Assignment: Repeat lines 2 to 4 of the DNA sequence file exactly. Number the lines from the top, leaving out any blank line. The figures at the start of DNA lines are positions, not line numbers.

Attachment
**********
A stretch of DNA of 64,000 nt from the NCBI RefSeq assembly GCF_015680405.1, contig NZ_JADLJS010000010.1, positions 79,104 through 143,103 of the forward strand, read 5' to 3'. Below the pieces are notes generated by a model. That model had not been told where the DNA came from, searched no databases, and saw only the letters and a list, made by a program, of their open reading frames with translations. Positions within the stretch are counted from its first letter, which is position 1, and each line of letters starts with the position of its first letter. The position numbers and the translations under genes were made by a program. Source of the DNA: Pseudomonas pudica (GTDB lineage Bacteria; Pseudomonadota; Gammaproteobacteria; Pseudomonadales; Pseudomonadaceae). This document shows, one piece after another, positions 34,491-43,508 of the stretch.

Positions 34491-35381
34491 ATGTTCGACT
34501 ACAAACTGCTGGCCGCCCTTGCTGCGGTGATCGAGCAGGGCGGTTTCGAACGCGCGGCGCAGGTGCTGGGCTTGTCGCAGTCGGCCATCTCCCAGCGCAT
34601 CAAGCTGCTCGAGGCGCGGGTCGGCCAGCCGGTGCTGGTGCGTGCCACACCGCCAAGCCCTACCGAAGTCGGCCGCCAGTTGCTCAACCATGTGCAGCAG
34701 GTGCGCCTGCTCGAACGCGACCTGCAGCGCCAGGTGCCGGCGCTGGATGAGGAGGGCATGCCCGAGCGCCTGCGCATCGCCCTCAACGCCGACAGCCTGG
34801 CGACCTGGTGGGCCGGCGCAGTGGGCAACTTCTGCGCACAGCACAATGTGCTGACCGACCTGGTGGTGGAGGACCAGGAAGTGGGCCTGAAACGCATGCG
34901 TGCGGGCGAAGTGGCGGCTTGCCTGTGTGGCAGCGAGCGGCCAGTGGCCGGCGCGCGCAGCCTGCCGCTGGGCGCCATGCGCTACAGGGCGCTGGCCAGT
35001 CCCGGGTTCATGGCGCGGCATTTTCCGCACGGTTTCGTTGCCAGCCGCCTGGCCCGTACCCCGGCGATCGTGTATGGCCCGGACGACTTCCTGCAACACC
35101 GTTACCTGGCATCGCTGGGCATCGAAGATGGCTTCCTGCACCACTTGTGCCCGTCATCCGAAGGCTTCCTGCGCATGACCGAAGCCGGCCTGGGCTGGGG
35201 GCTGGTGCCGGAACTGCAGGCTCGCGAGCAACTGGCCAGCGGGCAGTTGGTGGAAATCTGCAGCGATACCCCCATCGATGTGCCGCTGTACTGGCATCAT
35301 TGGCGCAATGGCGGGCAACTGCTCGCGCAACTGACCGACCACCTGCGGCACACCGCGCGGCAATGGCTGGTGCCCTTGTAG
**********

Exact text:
Positions 34491-35381
34491 ATGTTCGACT
34501 ACAAACTGCTGGCCGCCCTTGCTGCGGTGATCGAGCAGGGCGGTTTCGAACGCGCGGCGCAGGTGCTGGGCTTGTCGCAGTCGGCCATCTCCCAGCGCAT